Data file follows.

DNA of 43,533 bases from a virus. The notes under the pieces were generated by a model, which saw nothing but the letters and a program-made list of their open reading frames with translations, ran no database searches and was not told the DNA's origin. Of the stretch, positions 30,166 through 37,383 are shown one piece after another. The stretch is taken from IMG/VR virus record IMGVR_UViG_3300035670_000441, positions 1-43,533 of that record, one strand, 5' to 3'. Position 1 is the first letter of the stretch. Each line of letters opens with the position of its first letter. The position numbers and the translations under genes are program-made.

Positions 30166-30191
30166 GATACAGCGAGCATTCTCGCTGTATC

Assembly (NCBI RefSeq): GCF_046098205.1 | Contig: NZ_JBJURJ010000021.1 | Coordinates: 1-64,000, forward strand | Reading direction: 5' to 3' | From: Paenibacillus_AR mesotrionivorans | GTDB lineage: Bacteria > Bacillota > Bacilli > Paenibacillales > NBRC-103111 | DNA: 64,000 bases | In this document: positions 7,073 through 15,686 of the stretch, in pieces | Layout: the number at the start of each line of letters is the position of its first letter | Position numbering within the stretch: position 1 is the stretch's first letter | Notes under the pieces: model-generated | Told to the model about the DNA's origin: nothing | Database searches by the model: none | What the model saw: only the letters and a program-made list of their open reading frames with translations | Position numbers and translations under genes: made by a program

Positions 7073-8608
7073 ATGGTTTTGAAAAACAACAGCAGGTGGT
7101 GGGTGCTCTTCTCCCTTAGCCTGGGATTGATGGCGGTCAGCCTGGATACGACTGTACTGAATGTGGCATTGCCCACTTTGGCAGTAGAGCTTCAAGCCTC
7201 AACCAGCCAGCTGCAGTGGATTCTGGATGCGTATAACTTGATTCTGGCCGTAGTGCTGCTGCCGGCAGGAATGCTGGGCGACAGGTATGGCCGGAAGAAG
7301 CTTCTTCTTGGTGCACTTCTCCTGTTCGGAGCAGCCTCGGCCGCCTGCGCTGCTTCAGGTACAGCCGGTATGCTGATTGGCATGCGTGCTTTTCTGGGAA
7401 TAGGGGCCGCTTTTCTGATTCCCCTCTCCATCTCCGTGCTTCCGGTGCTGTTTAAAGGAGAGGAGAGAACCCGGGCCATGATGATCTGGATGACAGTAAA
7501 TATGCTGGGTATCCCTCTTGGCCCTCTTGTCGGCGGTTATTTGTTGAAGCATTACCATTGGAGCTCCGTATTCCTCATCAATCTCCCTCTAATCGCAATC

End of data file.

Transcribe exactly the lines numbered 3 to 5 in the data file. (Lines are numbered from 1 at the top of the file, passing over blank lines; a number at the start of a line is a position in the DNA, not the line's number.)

30166 GATACAGCGAGCATTCTCGCTGTATC

Assembly (NCBI RefSeq): GCF_046098205.1 | Contig: NZ_JBJURJ010000021.1 | Coordinates: 1-64,000, forward strand | Reading direction: 5' to 3' | From: Paenibacillus_AR mesotrionivorans | GTDB lineage: Bacteria > Bacillota > Bacilli > Paenibacillales > NBRC-103111 | DNA: 64,000 bases | In this document: positions 7,073 through 15,686 of the stretch, in pieces | Layout: the number at the start of each line of letters is the position of its first letter | Position numbering within the stretch: position 1 is the stretch's first letter | Notes under the pieces: model-generated | Told to the model about the DNA's origin: nothing | Database searches by the model: none | What the model saw: only the letters and a program-made list of their open reading frames with translations | Position numbers and translations under genes: made by a program

Positions 7073-8608